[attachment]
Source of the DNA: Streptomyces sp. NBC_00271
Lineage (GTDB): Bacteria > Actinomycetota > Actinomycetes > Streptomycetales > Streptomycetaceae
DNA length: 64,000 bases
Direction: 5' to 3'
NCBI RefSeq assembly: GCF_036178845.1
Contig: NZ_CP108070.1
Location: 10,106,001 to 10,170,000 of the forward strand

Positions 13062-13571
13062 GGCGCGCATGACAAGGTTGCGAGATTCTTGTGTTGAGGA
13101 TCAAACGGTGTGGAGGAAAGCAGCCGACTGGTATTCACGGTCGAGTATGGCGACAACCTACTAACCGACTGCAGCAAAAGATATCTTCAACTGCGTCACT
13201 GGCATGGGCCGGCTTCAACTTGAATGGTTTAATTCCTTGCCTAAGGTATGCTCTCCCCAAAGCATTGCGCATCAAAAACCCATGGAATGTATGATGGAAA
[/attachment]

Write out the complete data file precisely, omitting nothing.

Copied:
Source of the DNA: Streptomyces sp. NBC_00271
Lineage (GTDB): Bacteria > Actinomycetota > Actinomycetes > Streptomycetales > Streptomycetaceae
DNA length: 64,000 bases
Direction: 5' to 3'
NCBI RefSeq assembly: GCF_036178845.1
Contig: NZ_CP108070.1
Location: 10,106,001 to 10,170,000 of the forward strand

Positions 13062-13571
13062 GGCGCGCATGACAAGGTTGCGAGATTCTTGTGTTGAGGA
13101 TCAAACGGTGTGGAGGAAAGCAGCCGACTGGTATTCACGGTCGAGTATGGCGACAACCTACTAACCGACTGCAGCAAAAGATATCTTCAACTGCGTCACT
13201 GGCATGGGCCGGCTTCAACTTGAATGGTTTAATTCCTTGCCTAAGGTATGCTCTCCCCAAAGCATTGCGCATCAAAAACCCATGGAATGTATGATGGAAA